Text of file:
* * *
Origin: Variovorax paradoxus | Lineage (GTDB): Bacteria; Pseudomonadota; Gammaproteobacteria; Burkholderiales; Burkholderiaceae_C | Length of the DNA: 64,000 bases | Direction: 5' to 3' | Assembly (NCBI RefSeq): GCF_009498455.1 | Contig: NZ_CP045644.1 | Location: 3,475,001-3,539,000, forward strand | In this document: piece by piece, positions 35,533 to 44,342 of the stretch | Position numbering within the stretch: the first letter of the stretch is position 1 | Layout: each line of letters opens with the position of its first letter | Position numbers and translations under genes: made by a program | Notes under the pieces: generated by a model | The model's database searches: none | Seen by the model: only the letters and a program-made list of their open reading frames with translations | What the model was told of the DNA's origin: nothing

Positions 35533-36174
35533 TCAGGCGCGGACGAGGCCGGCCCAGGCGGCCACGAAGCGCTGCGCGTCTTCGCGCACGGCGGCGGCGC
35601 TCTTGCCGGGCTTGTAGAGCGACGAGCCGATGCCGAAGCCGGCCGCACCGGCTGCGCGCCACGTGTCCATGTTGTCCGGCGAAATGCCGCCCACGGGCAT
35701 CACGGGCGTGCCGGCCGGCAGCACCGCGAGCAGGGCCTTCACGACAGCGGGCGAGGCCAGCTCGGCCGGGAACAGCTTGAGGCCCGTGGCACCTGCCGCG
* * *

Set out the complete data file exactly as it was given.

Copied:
Origin: Variovorax paradoxus | Lineage (GTDB): Bacteria; Pseudomonadota; Gammaproteobacteria; Burkholderiales; Burkholderiaceae_C | Length of the DNA: 64,000 bases | Direction: 5' to 3' | Assembly (NCBI RefSeq): GCF_009498455.1 | Contig: NZ_CP045644.1 | Location: 3,475,001-3,539,000, forward strand | In this document: piece by piece, positions 35,533 to 44,342 of the stretch | Position numbering within the stretch: the first letter of the stretch is position 1 | Layout: each line of letters opens with the position of its first letter | Position numbers and translations under genes: made by a program | Notes under the pieces: generated by a model | The model's database searches: none | Seen by the model: only the letters and a program-made list of their open reading frames with translations | What the model was told of the DNA's origin: nothing

Positions 35533-36174
35533 TCAGGCGCGGACGAGGCCGGCCCAGGCGGCCACGAAGCGCTGCGCGTCTTCGCGCACGGCGGCGGCGC
35601 TCTTGCCGGGCTTGTAGAGCGACGAGCCGATGCCGAAGCCGGCCGCACCGGCTGCGCGCCACGTGTCCATGTTGTCCGGCGAAATGCCGCCCACGGGCAT
35701 CACGGGCGTGCCGGCCGGCAGCACCGCGAGCAGGGCCTTCACGACAGCGGGCGAGGCCAGCTCGGCCGGGAACAGCTTGAGGCCCGTGGCACCTGCCGCG